Ten years ago, long before one of the most severe droughts of California’s history hit the state, Roger’s Gardens was thinking about how to make gardening more sustainable. The company recently celebrated the 10th anniversary of its California Friendly Garden contest, which recognizes and rewards beautiful gardens designed with non-thirsty plants. California Friendly Garden is more than a contest, though. It’s a philosophy, and Roger’s offer multiple resources, including blogs, videos and design ideas to help their customers achieve water-wise outdoor retreats. Ron Vanderhoff, general manager and vice president, discussed the program, as well as other initiatives for the company this year, which include reducing inventory to improve the customer experience and their year-old restaurant, The Farmhouse, led by Chef Rich Mead, who is credited for being a champion of the farm-to-table movement since before it was a household term.
Q: I know California always has to prepare for the next drought and be water conscious, but did the severe drought of the past five years bring more interest or perhaps more urgency, and has that changed since the severe drought ended in April?
A: In California, drought cycles are almost like economic cycles. We are going to have one every several years, we just don’t know exactly when or how severe. When we do, there is a reset and then a gradual return to normalcy — sort of. However, with each recurring drought cycle the return is always to a slightly new normal. During this past five year drought, the most severe in the past 150 years, the new normal has moved more than usual. Lawns and flower beds are noticeably less prevalent and the mix of low-water perennials, shrubs and trees being sold is continuing to grow.
Q: Can you tell me about the origins of the California Friendly Garden program and resources? I also noticed it was a registered trademark.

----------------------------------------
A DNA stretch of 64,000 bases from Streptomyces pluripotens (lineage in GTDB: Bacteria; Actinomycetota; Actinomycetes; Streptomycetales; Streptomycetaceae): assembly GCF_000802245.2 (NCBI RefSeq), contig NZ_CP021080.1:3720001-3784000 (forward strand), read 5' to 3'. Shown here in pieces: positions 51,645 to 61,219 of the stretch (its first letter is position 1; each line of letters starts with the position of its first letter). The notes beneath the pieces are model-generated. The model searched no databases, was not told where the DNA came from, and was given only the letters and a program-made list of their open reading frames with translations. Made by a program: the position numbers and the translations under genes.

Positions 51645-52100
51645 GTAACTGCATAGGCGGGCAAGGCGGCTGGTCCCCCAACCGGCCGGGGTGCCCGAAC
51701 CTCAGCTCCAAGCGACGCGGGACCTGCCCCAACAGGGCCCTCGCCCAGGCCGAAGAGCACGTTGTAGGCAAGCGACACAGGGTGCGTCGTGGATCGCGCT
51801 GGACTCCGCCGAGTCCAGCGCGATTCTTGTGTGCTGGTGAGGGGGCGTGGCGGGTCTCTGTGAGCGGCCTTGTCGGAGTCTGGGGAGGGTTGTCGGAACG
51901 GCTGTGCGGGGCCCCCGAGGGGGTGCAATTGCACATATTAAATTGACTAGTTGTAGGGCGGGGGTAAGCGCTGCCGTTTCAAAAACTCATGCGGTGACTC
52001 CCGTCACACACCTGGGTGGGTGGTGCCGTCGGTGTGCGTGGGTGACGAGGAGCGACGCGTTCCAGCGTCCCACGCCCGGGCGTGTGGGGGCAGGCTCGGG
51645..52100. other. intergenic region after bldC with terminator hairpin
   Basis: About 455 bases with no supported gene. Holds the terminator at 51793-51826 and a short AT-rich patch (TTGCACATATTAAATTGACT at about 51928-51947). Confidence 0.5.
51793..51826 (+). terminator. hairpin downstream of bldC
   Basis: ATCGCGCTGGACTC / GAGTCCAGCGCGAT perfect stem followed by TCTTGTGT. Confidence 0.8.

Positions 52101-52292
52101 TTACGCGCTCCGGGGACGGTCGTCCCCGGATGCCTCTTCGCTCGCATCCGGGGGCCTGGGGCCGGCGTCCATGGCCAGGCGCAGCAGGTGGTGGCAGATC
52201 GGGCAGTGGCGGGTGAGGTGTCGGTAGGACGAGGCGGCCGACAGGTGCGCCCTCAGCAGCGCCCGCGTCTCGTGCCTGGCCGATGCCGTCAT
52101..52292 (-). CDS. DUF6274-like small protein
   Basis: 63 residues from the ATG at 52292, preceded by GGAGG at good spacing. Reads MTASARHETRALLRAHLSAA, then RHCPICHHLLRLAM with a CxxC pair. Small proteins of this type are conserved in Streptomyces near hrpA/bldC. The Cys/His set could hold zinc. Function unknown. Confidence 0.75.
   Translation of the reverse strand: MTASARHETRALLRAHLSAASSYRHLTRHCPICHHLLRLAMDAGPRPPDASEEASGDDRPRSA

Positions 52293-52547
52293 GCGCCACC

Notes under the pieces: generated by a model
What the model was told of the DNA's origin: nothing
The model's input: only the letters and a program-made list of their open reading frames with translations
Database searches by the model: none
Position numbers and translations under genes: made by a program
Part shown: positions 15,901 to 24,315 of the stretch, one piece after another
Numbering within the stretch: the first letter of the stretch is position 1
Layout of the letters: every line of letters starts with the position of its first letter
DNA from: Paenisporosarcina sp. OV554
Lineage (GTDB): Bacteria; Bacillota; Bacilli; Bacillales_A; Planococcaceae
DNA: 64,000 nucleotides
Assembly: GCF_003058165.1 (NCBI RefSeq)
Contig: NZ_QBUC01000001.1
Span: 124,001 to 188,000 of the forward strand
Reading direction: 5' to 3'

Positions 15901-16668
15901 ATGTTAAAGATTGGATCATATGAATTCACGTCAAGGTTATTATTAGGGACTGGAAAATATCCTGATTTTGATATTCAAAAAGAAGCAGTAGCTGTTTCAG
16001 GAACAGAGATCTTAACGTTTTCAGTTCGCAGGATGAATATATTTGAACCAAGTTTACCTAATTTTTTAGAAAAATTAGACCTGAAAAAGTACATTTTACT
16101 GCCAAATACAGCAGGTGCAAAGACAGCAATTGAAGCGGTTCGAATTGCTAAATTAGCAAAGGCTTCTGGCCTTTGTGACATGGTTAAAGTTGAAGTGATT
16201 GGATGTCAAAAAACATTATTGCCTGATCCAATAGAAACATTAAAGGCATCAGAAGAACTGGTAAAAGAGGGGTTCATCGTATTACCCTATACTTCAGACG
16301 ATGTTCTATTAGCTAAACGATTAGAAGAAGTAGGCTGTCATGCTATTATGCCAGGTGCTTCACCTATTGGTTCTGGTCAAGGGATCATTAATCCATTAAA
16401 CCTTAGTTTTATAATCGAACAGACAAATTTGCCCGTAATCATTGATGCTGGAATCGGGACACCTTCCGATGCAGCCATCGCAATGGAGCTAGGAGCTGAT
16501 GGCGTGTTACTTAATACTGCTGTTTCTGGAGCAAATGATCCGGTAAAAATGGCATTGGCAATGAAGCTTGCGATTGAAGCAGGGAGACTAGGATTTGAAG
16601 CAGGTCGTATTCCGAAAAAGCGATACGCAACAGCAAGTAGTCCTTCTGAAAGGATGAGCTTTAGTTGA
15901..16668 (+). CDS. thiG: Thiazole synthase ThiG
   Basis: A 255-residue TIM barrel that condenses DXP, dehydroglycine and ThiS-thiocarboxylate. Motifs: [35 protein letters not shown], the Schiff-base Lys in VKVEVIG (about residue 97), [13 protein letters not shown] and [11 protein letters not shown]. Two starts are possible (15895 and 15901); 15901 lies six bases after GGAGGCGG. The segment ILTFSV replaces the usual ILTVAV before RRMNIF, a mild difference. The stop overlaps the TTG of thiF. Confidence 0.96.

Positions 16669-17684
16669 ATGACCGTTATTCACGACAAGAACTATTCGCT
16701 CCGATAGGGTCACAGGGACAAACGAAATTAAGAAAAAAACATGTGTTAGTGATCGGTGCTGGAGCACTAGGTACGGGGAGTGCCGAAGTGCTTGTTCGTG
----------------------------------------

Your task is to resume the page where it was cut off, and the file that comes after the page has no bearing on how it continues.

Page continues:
A: Over a decade ago, Roger’s Gardens could already see a shift building toward lower water/lower resource approaches to gardening. We were not necessarily in a drought cycle at the time, but we knew one was inevitable; they always are in California. Additionally, Roger’s Gardens has an important reputation of being on the leading edge of gardening evolution. We pride ourselves on being a trend spotter, not a trend follower. I think it is the nature of being a successful specialty retailer and of remaining relevant that we stay a bit in front of these changes. In a few cases, we may even be able to pioneer them. Being on-trend is part of our brand and our success in the marketplace, whether with organics, edible gardening, seminars and workshops, home consulting, or in this case, California Friendly.
So, we convened a group of regional experts, which included water districts, non-profit groups, university experts, governmental agencies and industry leaders. We all had a common objective: to get the attention of the gardening community and provide leadership, especially in the area of landscape water use. The California Friendly program was launched, with the flagship being the California Friendly Garden Contest.
Q: When selecting leadership for the restaurant, was the hope that Chef Rich Mead would attract some of his loyal followers from Sage, and is it meaningful to have one of the leading, originating farm-to-table chefs at the helm of a restaurant in a business that focuses on sustainability and growing your own food?
A: Yes. Before Rich, we spoke to other high-profile restaurateurs. Much of our success at Roger’s Gardens is because of our core beliefs and vision. One of those beliefs is that Roger’s Gardens is a part of the community. We’re not corporate America; we know our shoppers, we interact with our community and therefore we tailor our business to their lifestyle. We wanted a restaurant and a partner that shared this same vision; especially one who was a part of our community. And we wanted a partner who believed as deeply as we do in healthy living, freshness, local sourcing, an appreciation of the seasons and a sense of “place.” Much like gardens, we wanted a restaurant that celebrated California. Much like we believed in California Friendly gardening, Rich Mead believed in farm-to-table, local produce and following the seasons before it was trendy. For Rich, this belief wasn’t the result of a marketing program or just words framed on a wall, they were as fundamental to him as they were to us. The synergy was obvious.
Q: What is the relationship between the restaurant and the garden center? Does The Farmhouse lease the space?
A: The Farmhouse is both a lease and partnership relationship.
Q: How long had Roger’s considered a restaurant, and why was 2016 the right time?